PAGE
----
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My (shortest) definition of management comes down to one simple sentence:

“Management is the art of orchestrating best possible collaboration in an organization.” Where this “art” (for me) combines both, the willingness and the ability to act. Both have to be reflected in the two main areas of management: in the function “management” (the “how” and “what”) and the institution “management” (the “who”).

At the same time, the institutional part of management often gets blamed for being unable to meet the bulk of this requirement of its stakeholders. At the same time, and that’s part of the dilemma, many managers get along quite well with what they experienced and learned (so far) of what’s their task in management. There seems to be not needed for change on that level — but there is! Maybe even more than in any other part of our organizations!

The core tasks of management

The core tasks of management (as a function and as an institution) are to create clarity, regarding the direction, and to define the conditions for superb cooperation. This includes defining and building structures that allow the employees to be capable to provide their (value) contribution along with their part of the value chain.

In current management models (bureaucracy and meritocracy), management teams create that clarity e.g. by creating hierarchies, key figures, and central communication. Thus the core responsibility for providing information and for making decisions is with the institution of “management”. Therefore it instructs controls, measures and steers behaviors, decisions and “the business”. In this logic, planning is assumed to be realistic and able to actively influence the companies results and its environment. To achieve this, its enough to set out relatively simple goals/visions, e.g. to increase the yield by 5%, or the plan to expand abroad.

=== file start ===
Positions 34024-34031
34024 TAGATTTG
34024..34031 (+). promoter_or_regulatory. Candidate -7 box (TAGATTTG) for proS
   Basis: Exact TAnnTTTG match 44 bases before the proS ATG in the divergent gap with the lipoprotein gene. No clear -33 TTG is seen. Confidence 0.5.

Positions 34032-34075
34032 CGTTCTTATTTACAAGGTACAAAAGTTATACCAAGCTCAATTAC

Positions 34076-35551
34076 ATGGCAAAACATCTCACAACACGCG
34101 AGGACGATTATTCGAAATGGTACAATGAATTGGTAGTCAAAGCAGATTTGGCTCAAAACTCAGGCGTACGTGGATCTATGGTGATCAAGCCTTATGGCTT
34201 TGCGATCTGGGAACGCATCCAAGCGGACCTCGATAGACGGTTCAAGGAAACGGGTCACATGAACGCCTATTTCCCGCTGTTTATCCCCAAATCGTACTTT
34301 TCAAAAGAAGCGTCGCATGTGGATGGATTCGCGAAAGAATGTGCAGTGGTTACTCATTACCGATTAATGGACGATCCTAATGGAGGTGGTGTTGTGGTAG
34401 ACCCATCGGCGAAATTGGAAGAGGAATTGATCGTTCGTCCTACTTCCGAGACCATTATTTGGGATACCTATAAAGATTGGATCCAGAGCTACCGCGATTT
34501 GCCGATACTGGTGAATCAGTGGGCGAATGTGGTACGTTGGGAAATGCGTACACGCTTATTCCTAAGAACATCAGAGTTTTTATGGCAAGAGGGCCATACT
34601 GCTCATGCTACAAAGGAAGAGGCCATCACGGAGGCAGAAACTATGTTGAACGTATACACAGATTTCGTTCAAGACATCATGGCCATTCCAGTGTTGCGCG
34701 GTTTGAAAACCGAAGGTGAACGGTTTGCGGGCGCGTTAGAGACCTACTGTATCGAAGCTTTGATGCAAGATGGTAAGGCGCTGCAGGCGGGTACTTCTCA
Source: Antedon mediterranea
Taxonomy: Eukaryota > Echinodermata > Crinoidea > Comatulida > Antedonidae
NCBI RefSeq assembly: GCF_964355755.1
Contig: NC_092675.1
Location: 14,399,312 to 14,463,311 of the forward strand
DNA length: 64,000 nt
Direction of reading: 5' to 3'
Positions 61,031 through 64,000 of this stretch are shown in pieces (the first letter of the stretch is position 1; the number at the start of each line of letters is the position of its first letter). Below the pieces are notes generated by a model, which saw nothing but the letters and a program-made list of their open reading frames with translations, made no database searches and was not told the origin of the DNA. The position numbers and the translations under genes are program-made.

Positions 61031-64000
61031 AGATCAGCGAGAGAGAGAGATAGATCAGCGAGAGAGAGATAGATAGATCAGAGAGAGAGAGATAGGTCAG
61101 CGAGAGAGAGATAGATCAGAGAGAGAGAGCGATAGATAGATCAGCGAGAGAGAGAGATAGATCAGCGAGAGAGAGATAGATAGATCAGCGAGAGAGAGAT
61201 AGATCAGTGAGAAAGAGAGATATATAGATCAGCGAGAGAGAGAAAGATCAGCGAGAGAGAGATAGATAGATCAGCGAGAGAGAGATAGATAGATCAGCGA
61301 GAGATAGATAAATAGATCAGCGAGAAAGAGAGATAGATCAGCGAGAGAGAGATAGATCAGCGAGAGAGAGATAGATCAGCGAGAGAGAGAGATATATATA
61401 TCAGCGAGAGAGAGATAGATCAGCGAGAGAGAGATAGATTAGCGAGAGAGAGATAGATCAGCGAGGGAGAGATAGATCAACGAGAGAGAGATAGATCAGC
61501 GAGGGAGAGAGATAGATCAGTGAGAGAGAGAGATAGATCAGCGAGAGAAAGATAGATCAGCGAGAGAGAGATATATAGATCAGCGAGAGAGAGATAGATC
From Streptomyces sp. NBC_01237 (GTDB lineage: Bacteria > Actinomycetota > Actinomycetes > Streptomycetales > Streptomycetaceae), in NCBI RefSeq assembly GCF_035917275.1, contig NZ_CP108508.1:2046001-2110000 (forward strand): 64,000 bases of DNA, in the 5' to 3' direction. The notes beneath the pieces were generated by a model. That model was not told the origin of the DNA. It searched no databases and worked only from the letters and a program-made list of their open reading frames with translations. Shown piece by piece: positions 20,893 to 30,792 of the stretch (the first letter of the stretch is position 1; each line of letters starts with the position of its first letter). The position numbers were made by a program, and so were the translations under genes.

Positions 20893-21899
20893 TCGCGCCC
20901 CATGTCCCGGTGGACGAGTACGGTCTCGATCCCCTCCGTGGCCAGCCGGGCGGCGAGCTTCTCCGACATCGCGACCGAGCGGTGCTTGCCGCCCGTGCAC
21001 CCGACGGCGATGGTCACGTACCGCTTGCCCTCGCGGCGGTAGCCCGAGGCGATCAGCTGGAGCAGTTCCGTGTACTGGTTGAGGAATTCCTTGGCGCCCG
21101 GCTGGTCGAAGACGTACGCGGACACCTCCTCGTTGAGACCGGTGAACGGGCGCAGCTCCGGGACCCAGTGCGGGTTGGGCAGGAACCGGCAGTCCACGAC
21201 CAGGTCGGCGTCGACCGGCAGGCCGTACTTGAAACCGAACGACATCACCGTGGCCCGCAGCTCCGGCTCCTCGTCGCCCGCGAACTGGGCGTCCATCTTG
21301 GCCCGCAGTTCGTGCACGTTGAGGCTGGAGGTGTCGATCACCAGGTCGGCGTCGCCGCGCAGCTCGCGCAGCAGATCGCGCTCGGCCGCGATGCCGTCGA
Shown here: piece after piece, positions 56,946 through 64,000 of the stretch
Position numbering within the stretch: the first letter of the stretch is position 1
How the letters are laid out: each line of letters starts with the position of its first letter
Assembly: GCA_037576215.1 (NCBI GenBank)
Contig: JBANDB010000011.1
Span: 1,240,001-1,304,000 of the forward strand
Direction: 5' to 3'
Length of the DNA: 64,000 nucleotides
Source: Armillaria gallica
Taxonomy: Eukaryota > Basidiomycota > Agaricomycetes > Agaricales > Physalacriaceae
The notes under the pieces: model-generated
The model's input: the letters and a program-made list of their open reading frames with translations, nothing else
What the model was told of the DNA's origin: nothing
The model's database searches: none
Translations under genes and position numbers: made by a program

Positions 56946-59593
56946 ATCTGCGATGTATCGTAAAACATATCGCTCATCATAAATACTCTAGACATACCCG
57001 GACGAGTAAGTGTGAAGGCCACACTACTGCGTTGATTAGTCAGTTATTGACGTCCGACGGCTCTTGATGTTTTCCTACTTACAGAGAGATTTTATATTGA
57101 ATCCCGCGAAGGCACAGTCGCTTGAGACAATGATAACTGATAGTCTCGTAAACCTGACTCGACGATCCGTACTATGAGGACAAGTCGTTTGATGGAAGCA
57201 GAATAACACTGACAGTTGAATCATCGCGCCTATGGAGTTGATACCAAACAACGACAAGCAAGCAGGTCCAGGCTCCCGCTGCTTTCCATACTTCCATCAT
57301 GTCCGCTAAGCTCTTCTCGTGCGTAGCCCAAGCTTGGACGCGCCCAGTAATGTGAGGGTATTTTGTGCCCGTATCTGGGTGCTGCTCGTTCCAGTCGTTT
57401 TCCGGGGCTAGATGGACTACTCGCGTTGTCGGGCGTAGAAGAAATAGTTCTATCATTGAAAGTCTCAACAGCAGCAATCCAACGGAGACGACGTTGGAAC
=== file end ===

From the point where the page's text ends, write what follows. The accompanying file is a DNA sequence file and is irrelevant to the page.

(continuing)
“New” management models that are better adapted to the new market- and competition-driven demands put on companies (and management) have long been spreading around already. Models that, however, require a fundamental change in the mindset of well-established managers and are therefore anything but quick and easy to implement.

Fast, dynamic, agile structures require different frameworks and different thinking from those who define these frameworks. Instead of having a firm grip on the organization and a clear overview at all times, the new models (such as e.g. adhocracy) are intentionally “letting go”. Responsibility for performance lies, unlike before, with the people in the organization itself. Such structured companies are able to respond more quickly and effectively to their market environment, to better serve them, and to deliver higher quality, more innovative products. 

A second core task: new spaces and networking

What sounds like less management effort is at real an immense learning task and, if it succeeds, leads to a much higher level of qualification and a complete set of different and new requirements for managers.

To give the organization the clarity it needs in a volatile, ambiguous environment, it is important to identify long-term trends early, to translate them into appropriate, motivating, engagement-enhancing objectives, and to create meaning and purpose, where before only a constantly changing chaotic market was perceived.

This is the same driver for change in markets and business environments as it’s been identified for digital, agile, and new-work transformations. All transformations that simultaneously move the cultural foundations of companies. Transformations that absolutely demand the described change in the management model (function) and the management mindset (institution) to avoid fatal breakdowns.